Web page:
There came a night in December when he lay awake staring at the ceiling, and listening to the creak of the wheel above, and she lay awake listening to him listen while her loins ached – she reached out to touch his chest, trace small circles below his sternum… It used to take no more kindling than that; she would not have been so tentative then.
He turned over. She stared at his scarred shoulder-blade.
“We’re going to Turkey,” he announced a few mornings later. They were breakfasting à deux in his cabin. Jack was reading a newspaper he had found on the last ship they raided. For all the world they looked like a leisured married couple in their dining room.
Anamaria toyed with her biscuit and kept her eyes on the polished surface of the table. After a pause she said, “What’s in Turkey?”
“Something we need.”
“Something you need.” She looked up covertly and realised that he, likewise, was watching her while pretending to read the paper.
Wearily she said, “Going all that way without telling the crew why is a mistake.”
Jack turned a page.
“They’ve started to talk, Jack.”
“And are you talking with them?”
“I’m not going to Turkey.”
“We are going, and once we do, all this will be –”
“I’m not going.”
As he took her meaning the now too-familiar haunted look flickered in his eyes (but hadn’t his eyes always been mournful? She could hardly tell whether it was that or their glitter of mischief and lechery she had first loved). Her heart ached; she wanted to take it back.
“All right. We’ll be docking at Tortuga to take on supplies. I suppose that’s where you want to go.”
“Is that all you’ve got to say?”
“If you want to leave, I’m not stopping you. I’ll not have anyone here against her will.”
“Jack…” she sighed. Anger, dulled in the past months, blazed again. “You know why I’m leaving and you know what you can do to change things. I would help if you would let me. We all would, you’ve got a good crew and you’re doing them wrong by not letting them know what they’re up against.”
Emotions, elusive and unreadable as mist, scudded across his face. Finally his features hardened into granite. “Why would I tell them anything,” he said, his voice poisonous, “when telling you has led to this?”
She stabbed her biscuit against the plate, breaking it into crumbs.
“Are you sure about this? I won’t deny the captain’s not been himself lately, but you know he has his moods and it always blows over…”
Anamaria demurred. Gibbs’ look told her he was thinking, “Women,” but she hugged him anyway. He patted her back and told her not to whittle when she said, “Look after him, Josh.”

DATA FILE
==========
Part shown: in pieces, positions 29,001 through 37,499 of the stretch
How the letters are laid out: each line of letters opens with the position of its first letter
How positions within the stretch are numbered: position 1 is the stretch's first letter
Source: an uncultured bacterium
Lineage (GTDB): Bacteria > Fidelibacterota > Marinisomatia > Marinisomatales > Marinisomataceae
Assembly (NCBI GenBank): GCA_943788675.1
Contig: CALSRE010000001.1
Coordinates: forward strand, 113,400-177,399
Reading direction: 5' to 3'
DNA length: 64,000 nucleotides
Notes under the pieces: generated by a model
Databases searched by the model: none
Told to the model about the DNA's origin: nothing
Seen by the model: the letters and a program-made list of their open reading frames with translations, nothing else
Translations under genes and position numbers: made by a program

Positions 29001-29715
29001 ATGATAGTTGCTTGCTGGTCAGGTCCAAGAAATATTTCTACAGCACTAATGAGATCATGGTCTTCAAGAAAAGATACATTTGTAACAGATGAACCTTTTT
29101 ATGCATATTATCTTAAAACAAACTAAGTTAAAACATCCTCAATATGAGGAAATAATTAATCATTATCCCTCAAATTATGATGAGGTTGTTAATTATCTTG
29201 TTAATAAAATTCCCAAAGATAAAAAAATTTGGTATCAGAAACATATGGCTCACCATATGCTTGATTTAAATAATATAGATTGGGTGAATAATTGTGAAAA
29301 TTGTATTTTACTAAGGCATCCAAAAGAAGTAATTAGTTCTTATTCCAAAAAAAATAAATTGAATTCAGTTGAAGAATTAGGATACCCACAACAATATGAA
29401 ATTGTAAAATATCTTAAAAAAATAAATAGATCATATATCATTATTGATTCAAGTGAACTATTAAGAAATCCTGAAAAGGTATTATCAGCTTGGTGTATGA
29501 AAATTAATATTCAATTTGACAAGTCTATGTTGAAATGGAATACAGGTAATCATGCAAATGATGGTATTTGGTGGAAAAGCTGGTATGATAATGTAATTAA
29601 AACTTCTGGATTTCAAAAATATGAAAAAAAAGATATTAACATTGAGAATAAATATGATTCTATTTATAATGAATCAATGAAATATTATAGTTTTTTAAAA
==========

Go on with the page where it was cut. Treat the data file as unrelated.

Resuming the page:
They were at Tortuga docks and she was about to disembark for the last time. She had little baggage. Her weapons, a couple of shirts, a clean pair of breeches. Her booty from the last three months (not much of that) - the rest she had deposited with her mother. The ledger Jack had been teaching her to write in.
She had said goodbye to her friends, all except one – well, two. She laid a hand softly on the Pearl’s rail, felt the ship’s gentle rocking. I could have sailed you forever, she thought, if not for – but who knows your captain’s lunacy better than you? And still you wanted us to deliver him from the hangman so you could have your mad Captain Jack Sparrow. Perhaps he isn’t the only one dicing with the devil to have his heart’s desire…
Jack had been avoiding her all day and was currently occupied in taking on new crewmembers. Some of the recruits struck her as crooks and undesirables, and not people she would have allowed on board. She lingered, puzzling over Jack’s execrable taste, until he glanced over and caught her eye. Challenging her to object. Daring her. Obstinate, contrary Jack –
She walked away. Down the gangplank. It wasn’t her problem any more. She wasn’t going to spend the rest of her life worrying about her daft ex-captain.
Anamaria got her boat. A nice little second-hand sloop that she painted red and called Magda. Nothing fancy, nothing powerful, only a fishing-boat; but all hers and bearing no curse, harbouring no terrible secret; just perfect for fishing from.
The fishermen who knew her from before her pirating days welcomed her back, and the newer ones got to respect her quickly enough. The one who tied his boat next to hers was handsome, broad-shouldered, and not in the least likely to steal Magda, she decided over drinks at their local tavern.
It took her some time to become used to sleeping on land again. Eventually she came to relish stretching out in a tranquil bed in a sun-suffused room, in her own white-washed cottage near the docks. She could still hear the lullabies and the roars of the sea, and every day she sailed; under her own orders, which would never get her smashed on reefs or have her making deals with the devil. She felt closer to the sea, too, sailing her own little boat, more at one with the waves and the wind when orders were not filtered through underlings – she just thought what she wanted to do, and did it, as if Magda were an extension of herself. Those flights of fancy stopped after she remembered Jack had once said the same thing about having the right ship and the right crew.